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### Course: Physics library>Unit 18

Lesson 11: Simple machines explorations

# Pulleys

PLEASE NOTE: Some of the videos in this section are silent to allow the viewer to make their own observations about what is happening and respond to the questions posted below.
This video has no sound
1. Does this pulley arrangement give you a mechanical advantage?
2. If it does not give you a mechanical advantage why would you use it?
This video has no sound
1. Why were two fixed pulleys used at the top of the crane?
2. How far does the gondola on the right move compared to the one on the left?
3. Which gondola has the mechanical advantage?
This video has no sound
1. Why were two pulleys used on top of the gondola on the right?
2. How far does the gondola on the left move compared to the one on the right?
3. Which gondola has the mechanical advantage?
Simple machinesSee video transcript
Pulley Motorized 1See video transcript
1. How would you fix load tilt in the first part of the video?
2. What is your mechanical advantage in the pulley system shown at the end of the video?  (Hint: look at the movable pulley in the center of the load)

## Want to join the conversation?

• what's the point of a fixed pulley if there's no mechanical advantage?
• They can change the direction of a force not the actual speed.
• Whoo, first question ok! So looking at the figure in in the Simple Machines video specifically, I'm intuitively confused about how we "lost" 50N of force/ only have to exert 50N to pull a 100N block? What happened to the other 50N? Who's pulling that part? Also, if we assume that both pulleys are massless, what is the force on the "bar" holding the fixed pulley, and the force (tension) and direction of force on string 1 and 2?
• The 50N of force are not lost. When you pull with a 50N force to move a 100N block, it moves 1/2 the distance. The energy is conserved.
• This is really col but i don't know if I have all the stuff to make this,isn't there an easier way to make it.
• why not take a tube like object (a desk lamps adjustable neck) that is suspended in mid air. take a string and tie it round a eraser and then put the string over the top. that way when you pull the non eraser end the eraser will rise up. just like a pulley! YAY!
• Please review, and correct my thoughts:

Video 1:
Q2. Can use this, so that instead of lifting something above your head (against gravity), you can push something else down and work with gravity.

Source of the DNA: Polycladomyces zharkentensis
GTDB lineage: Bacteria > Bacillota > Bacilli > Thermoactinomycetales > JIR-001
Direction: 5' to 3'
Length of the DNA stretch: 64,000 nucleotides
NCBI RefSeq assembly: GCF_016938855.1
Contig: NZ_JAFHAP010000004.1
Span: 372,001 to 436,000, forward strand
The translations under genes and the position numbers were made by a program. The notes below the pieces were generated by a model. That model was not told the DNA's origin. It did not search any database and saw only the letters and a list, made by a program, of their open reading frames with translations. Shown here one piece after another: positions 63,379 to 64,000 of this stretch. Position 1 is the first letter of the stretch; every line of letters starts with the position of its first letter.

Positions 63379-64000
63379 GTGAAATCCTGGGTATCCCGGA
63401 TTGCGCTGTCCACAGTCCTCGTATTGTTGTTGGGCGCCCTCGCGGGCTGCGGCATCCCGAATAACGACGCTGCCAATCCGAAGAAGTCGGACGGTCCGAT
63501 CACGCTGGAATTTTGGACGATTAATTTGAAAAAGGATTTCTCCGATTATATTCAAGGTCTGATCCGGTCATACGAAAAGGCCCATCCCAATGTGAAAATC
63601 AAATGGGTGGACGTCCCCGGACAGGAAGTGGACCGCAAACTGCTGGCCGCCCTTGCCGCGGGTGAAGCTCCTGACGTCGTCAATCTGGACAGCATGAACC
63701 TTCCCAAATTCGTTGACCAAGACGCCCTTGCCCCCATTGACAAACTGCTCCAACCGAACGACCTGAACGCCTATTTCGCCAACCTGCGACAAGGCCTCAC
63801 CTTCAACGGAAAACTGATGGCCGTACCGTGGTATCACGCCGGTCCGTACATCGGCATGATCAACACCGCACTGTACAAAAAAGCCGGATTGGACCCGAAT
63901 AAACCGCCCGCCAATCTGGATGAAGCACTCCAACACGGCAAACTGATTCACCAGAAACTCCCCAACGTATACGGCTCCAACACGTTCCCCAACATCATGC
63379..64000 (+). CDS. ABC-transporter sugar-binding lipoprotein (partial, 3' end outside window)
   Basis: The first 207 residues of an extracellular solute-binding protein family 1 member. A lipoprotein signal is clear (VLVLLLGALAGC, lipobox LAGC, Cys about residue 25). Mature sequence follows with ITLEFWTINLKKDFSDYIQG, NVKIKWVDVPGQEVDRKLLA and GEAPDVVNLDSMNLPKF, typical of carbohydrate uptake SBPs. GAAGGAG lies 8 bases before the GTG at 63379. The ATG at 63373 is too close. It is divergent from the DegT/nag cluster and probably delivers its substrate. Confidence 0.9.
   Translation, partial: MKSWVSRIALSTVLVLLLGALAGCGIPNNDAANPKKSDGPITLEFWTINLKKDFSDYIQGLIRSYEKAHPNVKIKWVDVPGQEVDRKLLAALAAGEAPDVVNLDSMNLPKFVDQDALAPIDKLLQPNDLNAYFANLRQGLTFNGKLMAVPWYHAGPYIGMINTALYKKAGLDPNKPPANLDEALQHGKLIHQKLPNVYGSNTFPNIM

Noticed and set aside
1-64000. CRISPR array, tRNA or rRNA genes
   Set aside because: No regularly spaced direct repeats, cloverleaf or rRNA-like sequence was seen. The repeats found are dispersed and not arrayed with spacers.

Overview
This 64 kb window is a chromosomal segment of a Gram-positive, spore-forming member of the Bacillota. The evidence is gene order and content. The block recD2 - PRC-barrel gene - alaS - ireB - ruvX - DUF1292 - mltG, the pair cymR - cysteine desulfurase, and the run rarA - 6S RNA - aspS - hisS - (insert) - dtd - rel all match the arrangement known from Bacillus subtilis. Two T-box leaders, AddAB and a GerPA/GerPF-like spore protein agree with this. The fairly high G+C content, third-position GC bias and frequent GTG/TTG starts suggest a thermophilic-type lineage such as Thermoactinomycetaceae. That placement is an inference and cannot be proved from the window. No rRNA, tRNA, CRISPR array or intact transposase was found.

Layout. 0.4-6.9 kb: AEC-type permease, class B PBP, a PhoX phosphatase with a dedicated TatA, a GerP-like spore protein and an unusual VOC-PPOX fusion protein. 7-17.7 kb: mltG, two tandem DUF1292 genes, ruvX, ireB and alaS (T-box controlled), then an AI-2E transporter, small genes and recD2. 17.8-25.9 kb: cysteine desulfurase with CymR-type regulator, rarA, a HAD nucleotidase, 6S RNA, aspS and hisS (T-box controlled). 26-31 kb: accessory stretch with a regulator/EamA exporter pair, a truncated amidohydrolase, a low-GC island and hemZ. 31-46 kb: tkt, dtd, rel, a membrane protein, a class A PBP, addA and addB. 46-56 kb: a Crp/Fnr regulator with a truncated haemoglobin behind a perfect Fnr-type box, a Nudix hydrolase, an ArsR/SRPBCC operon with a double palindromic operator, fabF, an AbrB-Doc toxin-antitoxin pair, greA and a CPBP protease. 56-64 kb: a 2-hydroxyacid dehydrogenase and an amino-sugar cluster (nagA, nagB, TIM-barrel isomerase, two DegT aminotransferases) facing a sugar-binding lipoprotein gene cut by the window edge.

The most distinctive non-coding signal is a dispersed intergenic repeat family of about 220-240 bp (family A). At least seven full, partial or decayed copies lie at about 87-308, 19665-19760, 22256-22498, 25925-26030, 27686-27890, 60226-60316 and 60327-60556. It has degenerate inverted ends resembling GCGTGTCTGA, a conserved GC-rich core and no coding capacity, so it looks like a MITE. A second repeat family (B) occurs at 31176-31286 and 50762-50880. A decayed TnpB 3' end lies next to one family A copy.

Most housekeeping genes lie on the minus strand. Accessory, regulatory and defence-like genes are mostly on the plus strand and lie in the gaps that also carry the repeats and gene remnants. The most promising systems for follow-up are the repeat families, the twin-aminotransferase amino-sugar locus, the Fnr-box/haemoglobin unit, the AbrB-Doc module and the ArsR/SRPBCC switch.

Video 2:
Q1. No idea, but I can see the effects i.e. A heavy gondola on the right can easily be raised. A force downward on the left, causes a much larger upward force on the right.
Q2. The right gondola moves approximately half the distance of the one on the left.
Q3. Since the right gondola moves half the distance, it implies that it also requires double the force. Therefore, a force on the left applies about double that force to the right, indicating a mechanical advantage to the right gondola.

Video 3:
Q1. So that the left can apply a large force over a small distance causing the right to travel a large distance with a minimal force applied.
Q2. The gondola on the left travels much less distance, approximately 1/4 the distance travelled by the right gondola.
Q3. The gondola on the left requires more force, therefore, it has the mechanical advantage.

Motorized Pulley Video:
Q1. Didn't quite understand what was done to even it out.. I had my own idea, but it wasn't the technique used. My idea: Add an identical second motor and wheels on the right side, which would cause the weight to tilt to the right. Thus, the same force is applied on either side.
Q2. I need to understand question 1 first! - But thoughts: The pulley wheel on the right requires the most amount of force, therefore, it has the mechanical advantage?
• Motorized Pulley Video:
The video's way was to connect the end of the string on the right side to the original motor so it reeled in the load from both ends, making it level.
The second question wasn't asking which pulley has mechanical advantage, but rather what the mechanical advantage was in terms of numbers. The "Simple Machines" video shows you how to calculate that.
• At , why does he bother to count the number of movable pulleys if all you need to know is the number of ropes? I know you need to know which are the movable pulleys, but why count them?
• why did you move the bateries when you fixed the floss
• what is better for lifting heavy objects a pulley or a lever
• Pulley pros:
1. Easy to transport (if you attatch a pulley system to a crane, for example)
2. Able to lift the object much higher

Cons:
2. Time-consuming to make

Lever pros:
1. Easy to make.
2. Object easily slides off the lever to destination

Cons:
1. It's almost impossible to push a lever and an object at the same time so it's not really great for transport.
2. Cannot lift objects straight (it will tilt to one side) so if you were carrying, say, a big basket of some sort with items inside, the items inside the basket could fall out due to the tilting.
3. Not great for lifting things off into the sky.

So to answer your question, it depends on what the situation is. Hope this helps!
(1 vote)
• How is the mechanical advantage equal to the number of strings?